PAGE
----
Making insurance a team member benefit turns your veterinary employees into passionate advocatesand boosts your practices bottom line.
Shutterstock.comAre you among the 56 percent of veterinarians who wish all their clients had pet insurance? You know the ones-the pet owners who don't want to hear your spiel about costs but instead want to jump right to the treatment plan. If so, here's one of the top ways you can increase the use of pet insurance in your practice, says John Volk, an industry analyst who's done some serious data crunching on the subject. Ready?
Provide pet insurance as an employee benefit.
Why is this such a game changer? Here are the reasons Volk presented during a recent Fetch dvm360 conference:
Drives familiarity. Team members become familiar with the insurance company's policies and claims submission forms. They can answer questions knowledgeably, both with clients and internally in team discussions.
Enhances credibility. It provides a perfect answer when the client asks, “Which company do you use?” Let's be real: Clients aren't going to take a recommendation if the person offering it doesn't use the product.
Boosts practice finances. You can charge team members your regular rates instead of discounting, and you can refer to a specialist without worrying about imposing a financial hardship on your employee.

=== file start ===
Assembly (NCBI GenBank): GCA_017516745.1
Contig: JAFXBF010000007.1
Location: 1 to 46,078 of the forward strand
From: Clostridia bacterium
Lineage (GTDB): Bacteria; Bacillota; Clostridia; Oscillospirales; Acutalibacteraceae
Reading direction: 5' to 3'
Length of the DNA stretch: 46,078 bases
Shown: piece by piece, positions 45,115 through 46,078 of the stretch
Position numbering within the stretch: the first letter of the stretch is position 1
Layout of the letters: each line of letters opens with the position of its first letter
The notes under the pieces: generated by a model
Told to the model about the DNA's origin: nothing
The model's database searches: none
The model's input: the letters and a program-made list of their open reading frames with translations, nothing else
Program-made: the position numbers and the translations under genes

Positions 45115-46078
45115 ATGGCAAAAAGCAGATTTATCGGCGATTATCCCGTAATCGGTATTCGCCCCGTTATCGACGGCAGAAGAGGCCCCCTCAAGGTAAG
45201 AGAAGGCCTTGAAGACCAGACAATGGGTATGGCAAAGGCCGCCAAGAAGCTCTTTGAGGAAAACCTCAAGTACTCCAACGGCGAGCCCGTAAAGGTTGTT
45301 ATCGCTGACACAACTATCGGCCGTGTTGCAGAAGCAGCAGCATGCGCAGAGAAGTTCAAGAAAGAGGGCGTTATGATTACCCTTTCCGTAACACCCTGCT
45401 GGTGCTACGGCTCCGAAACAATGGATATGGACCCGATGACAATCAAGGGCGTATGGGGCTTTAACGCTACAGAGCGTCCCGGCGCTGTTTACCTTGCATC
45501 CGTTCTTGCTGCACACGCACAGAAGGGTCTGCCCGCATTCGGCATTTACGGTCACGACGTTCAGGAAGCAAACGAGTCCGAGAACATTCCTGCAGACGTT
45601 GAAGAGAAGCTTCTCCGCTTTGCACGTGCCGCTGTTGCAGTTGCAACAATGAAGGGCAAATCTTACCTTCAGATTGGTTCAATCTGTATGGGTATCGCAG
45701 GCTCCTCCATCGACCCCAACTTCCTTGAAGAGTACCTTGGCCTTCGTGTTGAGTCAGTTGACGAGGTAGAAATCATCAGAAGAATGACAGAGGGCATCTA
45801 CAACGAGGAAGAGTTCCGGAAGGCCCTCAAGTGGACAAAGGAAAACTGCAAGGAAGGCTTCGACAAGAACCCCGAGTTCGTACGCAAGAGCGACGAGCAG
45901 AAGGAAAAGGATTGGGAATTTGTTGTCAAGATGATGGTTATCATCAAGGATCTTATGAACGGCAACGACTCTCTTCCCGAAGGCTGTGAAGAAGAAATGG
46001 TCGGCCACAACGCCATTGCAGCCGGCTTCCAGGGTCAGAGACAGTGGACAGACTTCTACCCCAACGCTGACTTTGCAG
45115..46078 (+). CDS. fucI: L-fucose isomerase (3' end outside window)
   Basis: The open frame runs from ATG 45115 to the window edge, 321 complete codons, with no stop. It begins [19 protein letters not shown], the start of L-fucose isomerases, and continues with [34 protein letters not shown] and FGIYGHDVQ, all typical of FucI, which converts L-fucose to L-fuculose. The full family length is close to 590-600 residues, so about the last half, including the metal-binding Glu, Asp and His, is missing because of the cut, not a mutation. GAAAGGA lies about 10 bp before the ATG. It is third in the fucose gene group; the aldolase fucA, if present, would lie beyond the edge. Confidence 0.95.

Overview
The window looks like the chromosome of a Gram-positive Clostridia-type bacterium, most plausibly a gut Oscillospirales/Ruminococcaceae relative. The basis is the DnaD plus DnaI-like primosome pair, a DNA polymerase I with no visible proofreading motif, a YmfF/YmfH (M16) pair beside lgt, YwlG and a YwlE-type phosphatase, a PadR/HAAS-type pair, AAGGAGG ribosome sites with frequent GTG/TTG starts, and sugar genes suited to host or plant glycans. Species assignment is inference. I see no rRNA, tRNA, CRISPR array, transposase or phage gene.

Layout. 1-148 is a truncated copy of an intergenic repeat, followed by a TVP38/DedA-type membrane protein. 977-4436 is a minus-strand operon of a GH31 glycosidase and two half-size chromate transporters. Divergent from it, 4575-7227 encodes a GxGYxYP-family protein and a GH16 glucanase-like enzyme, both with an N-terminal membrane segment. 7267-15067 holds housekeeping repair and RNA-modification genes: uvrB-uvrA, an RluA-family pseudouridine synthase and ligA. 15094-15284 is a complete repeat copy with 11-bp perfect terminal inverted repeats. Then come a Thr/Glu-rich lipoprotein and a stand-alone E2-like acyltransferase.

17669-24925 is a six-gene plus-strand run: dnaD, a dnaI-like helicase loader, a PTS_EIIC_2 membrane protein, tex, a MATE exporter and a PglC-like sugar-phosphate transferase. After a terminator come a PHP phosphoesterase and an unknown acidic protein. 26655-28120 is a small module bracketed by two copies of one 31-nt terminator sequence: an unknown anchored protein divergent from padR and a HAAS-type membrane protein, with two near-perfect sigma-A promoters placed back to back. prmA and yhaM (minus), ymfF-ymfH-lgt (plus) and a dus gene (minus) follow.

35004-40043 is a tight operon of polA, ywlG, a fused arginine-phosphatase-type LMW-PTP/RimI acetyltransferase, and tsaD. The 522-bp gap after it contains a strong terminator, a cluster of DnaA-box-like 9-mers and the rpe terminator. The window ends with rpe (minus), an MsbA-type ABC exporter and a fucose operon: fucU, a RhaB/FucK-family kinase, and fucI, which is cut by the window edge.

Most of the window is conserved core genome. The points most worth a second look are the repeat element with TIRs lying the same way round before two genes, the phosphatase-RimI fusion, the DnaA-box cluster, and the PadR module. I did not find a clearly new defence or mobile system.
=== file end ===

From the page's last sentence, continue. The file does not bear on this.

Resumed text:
Keeps the IRS happy. You and your staff also avoid tax complications-technically team members are supposed to count free and discounted veterinary care as income and pay taxes accordingly.
Good rates are available. Many pet insurance companies provide discounted policies for veterinary team members, making it more affordable to your practice.
Options are flexible. You don't have to cover every pet-you can provide one policy per team member or increase the number of pets covered based on seniority.
Bottom line? Team members with pet insurance become believers-and passionate advocates when discussing insurance with clients. Between this and the financial benefits to the practice, owners and managers who have made this change can't imagine why they didn't do it earlier, Volk says.